On the way back to being dust

March 16, 2015

Our impoverished spirituality around death and burial has been well documented in the Century, among other places. From the corpseless memorial service to the private lowering of embalmed bodies into concrete vaults, we are forever distancing ourselves from the realities of death and decay. Then there are the related practical issues: there isn’t enough land to keep burying people this way. And cremation presents environmental problems of its own.

Katie Herzog reports on an ambitious idea: a proposed human composter, which would hurry the dead along to a future as nutrient-rich soil. It’s essentially a compost bin at the scale of a multistory building, with bodies on the top floor and dirt on the bottom:

Bodies would be prepared and interned at the site, and you could hold memorial services and come back later to visit, just as you would with a traditional graveyard.

Unlike a traditional graveyard, however, you could go home with your loved ones in the form of soil. You could then spread them in a garden or under a tree planted in their honor, and, [project designer Katrina] Spade says, even public parks could be fertilized with the soil, so cities would be nourished by the people who lived in them.

Hmm. That does seem like a better option than being pickled and placed in an underground vault for storage. Of course, a more traditional, natural burial also results pretty quickly in a composted body—and without the middle man. Your family doesn’t have to choose someplace green to put the dirt that used to be you; your remains are already fertilizing the earth.

Herzog, however, dispenses with natural burial pretty quickly:

There’s also “green” or “natural” burial, which means a body isn’t embalmed or entombed and is allowed to decompose naturally, but there aren’t that many sites that allow this in the U.S., and most of them are in rural areas. For the vast majority of Americans, the choices are conventional burial or cremation.

That “most of them are in rural areas” line isn’t just a journalist’s dismissal of the flyover folks. The composter project is called the Urban Death Project, because it’s aimed at the specific issue of human remains in densely populated areas. It’s a real problem: burial takes land, which in cities can be incredibly dear. And even those of us with agrarian leanings generally acknowledge that a) urban living can be a very efficient use of natural resources, and b) in any case, cities aren’t going anywhere. So a natural burial that won’t work in the city will always be at best a small-scale solution and at worst an elitist one.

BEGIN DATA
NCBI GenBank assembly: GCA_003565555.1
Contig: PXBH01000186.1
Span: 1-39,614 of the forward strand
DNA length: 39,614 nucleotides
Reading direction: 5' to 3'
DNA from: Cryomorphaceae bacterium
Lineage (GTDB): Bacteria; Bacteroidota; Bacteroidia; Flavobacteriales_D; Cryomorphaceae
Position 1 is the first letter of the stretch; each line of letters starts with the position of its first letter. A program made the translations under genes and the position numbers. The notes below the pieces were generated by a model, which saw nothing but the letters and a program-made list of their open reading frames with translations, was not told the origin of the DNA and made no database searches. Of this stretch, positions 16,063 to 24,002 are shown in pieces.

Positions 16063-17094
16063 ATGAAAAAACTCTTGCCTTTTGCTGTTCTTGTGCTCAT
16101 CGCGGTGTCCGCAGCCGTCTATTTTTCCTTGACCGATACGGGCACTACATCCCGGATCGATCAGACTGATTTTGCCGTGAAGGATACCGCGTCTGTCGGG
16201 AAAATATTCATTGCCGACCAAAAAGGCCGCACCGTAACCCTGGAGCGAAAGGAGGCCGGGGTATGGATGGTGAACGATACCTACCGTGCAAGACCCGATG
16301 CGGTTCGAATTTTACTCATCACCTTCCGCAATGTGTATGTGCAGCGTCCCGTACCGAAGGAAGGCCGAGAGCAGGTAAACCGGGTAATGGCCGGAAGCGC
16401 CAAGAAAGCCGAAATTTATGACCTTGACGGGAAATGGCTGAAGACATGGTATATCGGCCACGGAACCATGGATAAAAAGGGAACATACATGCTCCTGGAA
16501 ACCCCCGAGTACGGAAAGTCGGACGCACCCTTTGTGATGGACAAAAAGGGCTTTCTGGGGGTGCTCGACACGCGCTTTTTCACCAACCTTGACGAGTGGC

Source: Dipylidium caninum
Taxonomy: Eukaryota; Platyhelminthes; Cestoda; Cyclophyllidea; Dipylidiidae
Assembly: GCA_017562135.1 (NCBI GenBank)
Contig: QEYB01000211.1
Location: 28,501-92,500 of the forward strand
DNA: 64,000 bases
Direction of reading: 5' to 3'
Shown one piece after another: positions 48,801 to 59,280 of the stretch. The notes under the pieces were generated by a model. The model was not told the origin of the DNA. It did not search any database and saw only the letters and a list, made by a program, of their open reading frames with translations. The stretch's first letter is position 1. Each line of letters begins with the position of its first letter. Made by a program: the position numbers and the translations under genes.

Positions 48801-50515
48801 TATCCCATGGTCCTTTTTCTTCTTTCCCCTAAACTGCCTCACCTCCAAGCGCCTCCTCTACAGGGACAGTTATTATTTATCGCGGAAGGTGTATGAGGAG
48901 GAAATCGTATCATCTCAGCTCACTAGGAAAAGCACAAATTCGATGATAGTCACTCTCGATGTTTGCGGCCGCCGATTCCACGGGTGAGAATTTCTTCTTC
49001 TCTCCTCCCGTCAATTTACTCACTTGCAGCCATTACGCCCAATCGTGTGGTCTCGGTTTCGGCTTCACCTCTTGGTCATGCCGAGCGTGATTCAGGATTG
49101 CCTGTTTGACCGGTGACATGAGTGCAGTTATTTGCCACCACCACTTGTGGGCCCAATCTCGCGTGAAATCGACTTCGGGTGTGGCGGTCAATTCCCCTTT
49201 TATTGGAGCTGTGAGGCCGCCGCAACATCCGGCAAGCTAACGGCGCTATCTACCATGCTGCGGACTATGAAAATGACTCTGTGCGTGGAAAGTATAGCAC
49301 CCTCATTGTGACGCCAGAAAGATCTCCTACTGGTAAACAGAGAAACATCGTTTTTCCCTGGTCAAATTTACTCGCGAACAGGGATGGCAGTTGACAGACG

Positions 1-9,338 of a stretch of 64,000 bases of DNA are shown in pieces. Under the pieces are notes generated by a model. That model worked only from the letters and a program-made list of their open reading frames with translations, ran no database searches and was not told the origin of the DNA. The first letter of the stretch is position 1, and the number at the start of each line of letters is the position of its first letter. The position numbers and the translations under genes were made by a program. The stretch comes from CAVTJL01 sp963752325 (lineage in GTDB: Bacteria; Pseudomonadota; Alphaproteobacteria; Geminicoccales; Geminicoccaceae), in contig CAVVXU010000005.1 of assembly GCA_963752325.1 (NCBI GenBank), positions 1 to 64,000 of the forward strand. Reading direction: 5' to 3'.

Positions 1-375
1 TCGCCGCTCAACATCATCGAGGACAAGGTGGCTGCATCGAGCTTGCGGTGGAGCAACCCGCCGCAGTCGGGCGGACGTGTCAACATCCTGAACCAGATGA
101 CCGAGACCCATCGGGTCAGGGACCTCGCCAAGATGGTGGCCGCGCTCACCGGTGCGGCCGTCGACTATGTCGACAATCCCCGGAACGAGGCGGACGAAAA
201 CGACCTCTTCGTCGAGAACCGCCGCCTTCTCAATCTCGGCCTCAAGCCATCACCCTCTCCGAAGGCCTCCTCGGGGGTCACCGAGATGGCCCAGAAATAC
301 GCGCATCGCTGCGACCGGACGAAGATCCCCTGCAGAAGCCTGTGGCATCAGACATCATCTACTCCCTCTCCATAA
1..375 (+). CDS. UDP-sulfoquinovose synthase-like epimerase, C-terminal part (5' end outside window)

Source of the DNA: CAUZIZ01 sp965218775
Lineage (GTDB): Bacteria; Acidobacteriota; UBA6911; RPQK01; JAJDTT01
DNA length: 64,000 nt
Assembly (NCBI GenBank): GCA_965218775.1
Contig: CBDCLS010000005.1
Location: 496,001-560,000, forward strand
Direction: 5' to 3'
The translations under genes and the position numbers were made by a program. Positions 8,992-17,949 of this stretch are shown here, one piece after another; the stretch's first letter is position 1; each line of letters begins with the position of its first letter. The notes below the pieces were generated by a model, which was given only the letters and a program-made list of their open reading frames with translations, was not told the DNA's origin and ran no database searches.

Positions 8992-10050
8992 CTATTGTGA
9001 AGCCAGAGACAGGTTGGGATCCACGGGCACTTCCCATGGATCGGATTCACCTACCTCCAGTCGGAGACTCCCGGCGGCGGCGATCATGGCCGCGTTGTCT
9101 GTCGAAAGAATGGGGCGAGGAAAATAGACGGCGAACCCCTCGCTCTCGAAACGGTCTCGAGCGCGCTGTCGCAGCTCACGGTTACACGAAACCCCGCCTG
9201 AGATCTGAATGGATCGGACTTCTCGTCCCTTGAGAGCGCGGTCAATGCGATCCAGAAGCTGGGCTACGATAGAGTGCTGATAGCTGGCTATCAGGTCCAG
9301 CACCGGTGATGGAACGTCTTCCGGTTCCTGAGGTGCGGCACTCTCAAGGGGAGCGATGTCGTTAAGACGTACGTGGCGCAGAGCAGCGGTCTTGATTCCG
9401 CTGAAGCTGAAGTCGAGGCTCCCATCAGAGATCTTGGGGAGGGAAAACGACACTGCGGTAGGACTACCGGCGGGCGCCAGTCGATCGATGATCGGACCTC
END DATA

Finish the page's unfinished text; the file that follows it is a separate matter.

But is this all the natural burial movement has to offer? Burial sites that allow lower-impact practices are growing, in municipalities of varying sizes. And the movement has come to treat the “green burial” basics—no embalming, no vault, biodegradable casket if any—as a sort of minimum standard. The larger picture is land use and conservation, from prairie grounds in northern Florida to woodlands in the U.K. Conservation burial is not necessarily any more expensive than the regular kind, and even we landless urbanites have a personal stake in the preservation of natural places nearby.

What’s more, some urban planners seek to recover the connection between the cemetery and public green space—with burial practices that support the local ecology and, by declining to slow decomposition, allow plots to be reused more frequently. No, most urbanites don’t own property or have easy access to vast public land. But we do live in relationship with the land, thoughtfully or not. And burial practices remain a prime opportunity for improving this relationship.

To be sure, the person-composter project deals more directly and tidily with the immediate practical issue. But spiritually, we are already disconnected from the earth in so many ways. I’m not sure it helps to add this middle step, dust to fancy contraption to dust. Because it’s not just about doing the least amount of quantifiable harm to the earth when we die. It’s about recovering our relationship with the land on which we live.

Personally, I hope to be buried on land that has personal significance, whether private property or a conservation cemetery that’s part of a broader place I love. Yes, either option requires the existence of a personally significant spot in the first place. But that to me is part of the larger project: both a cultural recovery of a sense of rootedness and place and a political effort to make sure this is widely available. For people to have some kind of access to a place where they’d like to be buried, and the opportunity to love it enough to care.